Gyms often arrange their machines to help people structure workouts. So when you talk about going down the line with the machines, that is a sensible strategy. It is often why they are arranged in the way they are.

My strategy has been that I use the machines to build a base of strength and then mix in free weights to build the other muscles.

I really can't comment on the workout you have. It seems to me that any workout you do that balances the various parts of your body will work fine.

Carolyn

CGR279 CGR279
Mon, Jun 21, 2010 20:06
 Unrated
Thank you
Thank you for taking the time to explain that to me Carolyn.

lelogosdemoi lelogosdemoi
Charlotte NC
Wed, Jun 23, 2010 09:06
 Unrated
machines
This is one of my favorite topics, so here comes a long one!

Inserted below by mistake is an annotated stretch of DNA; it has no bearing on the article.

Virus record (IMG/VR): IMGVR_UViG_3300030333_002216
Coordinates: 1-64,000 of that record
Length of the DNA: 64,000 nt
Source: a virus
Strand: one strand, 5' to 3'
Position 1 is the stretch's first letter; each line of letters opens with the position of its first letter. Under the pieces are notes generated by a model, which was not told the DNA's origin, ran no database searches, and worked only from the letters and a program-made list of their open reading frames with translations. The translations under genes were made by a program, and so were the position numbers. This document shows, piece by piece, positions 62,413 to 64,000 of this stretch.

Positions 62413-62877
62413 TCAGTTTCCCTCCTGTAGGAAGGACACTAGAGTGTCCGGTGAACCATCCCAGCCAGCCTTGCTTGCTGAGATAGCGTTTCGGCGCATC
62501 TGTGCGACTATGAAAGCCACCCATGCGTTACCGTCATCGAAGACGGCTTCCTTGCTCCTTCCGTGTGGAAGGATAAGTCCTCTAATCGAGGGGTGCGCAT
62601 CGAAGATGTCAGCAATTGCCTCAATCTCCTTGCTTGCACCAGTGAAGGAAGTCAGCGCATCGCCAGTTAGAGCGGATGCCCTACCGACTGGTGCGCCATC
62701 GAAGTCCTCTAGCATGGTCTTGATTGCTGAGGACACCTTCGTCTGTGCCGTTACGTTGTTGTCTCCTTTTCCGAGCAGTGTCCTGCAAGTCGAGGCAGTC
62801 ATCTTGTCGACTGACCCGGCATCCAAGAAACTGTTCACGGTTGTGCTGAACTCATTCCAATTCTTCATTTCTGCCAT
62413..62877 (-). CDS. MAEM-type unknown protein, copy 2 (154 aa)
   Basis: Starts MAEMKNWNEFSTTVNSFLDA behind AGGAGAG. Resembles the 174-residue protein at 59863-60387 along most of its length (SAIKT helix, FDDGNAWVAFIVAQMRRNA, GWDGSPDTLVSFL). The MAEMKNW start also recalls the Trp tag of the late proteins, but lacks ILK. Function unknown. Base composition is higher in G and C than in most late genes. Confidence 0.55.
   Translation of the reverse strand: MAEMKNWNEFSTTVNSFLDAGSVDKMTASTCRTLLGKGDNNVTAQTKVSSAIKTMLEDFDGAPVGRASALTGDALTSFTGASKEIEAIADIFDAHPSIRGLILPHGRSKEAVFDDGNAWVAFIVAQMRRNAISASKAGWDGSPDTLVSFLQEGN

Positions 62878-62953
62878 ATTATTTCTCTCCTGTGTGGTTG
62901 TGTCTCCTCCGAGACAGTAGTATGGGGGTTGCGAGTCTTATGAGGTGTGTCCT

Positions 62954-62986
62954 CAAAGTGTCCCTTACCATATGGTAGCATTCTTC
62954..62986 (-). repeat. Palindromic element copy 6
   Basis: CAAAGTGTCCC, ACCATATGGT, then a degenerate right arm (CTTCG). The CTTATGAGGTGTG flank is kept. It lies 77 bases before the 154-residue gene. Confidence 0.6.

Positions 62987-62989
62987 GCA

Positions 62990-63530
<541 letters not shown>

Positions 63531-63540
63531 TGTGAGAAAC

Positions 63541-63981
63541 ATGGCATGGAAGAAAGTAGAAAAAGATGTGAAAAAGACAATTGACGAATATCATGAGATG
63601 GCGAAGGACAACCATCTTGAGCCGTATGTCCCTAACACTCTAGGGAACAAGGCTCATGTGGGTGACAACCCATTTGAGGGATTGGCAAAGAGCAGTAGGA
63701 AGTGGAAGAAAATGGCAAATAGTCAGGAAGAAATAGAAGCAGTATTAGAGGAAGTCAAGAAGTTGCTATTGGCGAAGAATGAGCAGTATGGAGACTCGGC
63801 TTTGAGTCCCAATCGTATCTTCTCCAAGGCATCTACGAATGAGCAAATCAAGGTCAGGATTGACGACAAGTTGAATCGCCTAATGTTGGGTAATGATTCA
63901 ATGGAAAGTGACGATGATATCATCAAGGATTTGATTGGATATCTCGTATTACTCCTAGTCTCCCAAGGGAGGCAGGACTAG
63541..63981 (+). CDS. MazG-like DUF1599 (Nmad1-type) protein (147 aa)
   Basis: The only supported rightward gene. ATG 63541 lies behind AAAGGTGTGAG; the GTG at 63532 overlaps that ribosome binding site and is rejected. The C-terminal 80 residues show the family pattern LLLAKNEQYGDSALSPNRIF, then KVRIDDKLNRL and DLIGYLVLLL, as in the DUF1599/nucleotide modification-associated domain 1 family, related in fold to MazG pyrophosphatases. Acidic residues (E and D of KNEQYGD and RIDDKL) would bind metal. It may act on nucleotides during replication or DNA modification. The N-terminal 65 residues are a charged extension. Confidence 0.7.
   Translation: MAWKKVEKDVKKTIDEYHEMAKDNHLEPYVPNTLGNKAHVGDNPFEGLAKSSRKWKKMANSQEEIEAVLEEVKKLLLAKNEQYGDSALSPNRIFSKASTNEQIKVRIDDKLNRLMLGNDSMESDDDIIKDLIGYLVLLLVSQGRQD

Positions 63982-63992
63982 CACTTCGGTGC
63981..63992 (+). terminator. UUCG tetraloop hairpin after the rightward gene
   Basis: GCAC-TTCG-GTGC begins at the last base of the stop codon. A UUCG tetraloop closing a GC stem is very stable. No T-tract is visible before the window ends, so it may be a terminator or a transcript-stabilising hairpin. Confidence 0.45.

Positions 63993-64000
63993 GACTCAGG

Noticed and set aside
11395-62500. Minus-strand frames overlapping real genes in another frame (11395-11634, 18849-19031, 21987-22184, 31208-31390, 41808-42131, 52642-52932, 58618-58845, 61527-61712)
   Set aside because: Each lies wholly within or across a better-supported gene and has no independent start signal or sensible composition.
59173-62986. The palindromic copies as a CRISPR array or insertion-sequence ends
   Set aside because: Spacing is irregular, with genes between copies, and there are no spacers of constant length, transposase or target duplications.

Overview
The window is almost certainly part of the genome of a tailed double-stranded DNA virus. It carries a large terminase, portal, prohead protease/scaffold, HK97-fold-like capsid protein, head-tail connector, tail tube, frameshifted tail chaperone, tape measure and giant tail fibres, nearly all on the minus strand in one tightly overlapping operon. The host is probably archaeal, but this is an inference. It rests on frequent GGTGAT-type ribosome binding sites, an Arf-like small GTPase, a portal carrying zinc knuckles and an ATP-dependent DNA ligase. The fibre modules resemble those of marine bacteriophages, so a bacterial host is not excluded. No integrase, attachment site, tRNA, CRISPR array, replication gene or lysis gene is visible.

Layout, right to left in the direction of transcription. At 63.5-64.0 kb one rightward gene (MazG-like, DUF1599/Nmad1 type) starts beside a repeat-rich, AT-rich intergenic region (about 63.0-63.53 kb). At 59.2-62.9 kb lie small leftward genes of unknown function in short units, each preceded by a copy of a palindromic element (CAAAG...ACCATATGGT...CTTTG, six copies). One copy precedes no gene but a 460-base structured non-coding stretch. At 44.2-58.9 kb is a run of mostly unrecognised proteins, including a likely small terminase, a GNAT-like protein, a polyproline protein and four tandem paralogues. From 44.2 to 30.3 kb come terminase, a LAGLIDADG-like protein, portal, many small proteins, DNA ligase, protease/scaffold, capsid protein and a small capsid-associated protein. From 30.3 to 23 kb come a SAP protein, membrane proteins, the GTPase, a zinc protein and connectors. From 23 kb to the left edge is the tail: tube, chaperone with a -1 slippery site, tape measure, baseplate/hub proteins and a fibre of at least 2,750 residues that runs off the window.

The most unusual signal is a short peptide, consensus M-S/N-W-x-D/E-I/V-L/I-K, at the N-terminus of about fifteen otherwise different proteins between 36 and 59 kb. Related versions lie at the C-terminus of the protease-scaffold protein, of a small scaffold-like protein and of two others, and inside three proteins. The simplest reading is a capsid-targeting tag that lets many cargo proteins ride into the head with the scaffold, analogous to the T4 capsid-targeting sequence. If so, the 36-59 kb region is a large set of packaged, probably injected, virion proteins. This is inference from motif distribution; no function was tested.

There's no problem with using the cables and pullys like for lat pull downs, seated rows, cable crossovers, etc. There are some machines like the hip abductor that actually just don't do you a a lick of good and are a complete waste of time. The primary purpose is to make money - for the makers and for gyms. They look less intimidating than free weights so gym owners fill the floors with them so people who aren't 100% sure what to do for weight training feel comfortable. They are made to fit an average size (generally male) body and have limited adjustability. Also most machines do not allow you to do isometric work meaning - you can be pushing with your right arm or right leg harder than your left and the machine only registers the total pressure to lift/move weight so they aren't good for developing balanced strength on both sides of your body. Also - generally you're sitting or lying down in a machine, cutting off many parts of your body from engaging in the exercise. (This is true for free weight work as well - a seated matchine shoulder press works shoulders a little bit, a seated dumbell shoulder press works shoulders a lot and back, arms and abs some also, a standing dumbell shoulder press is the best because now your arms, back, abs and even glutes are all engaged keeping you balanced as you push weight up and bring it back down.) It is much more common for people to injury themselves working out on machines than free weights b/c you conform your form to the machine rather than the range of motion to your own body.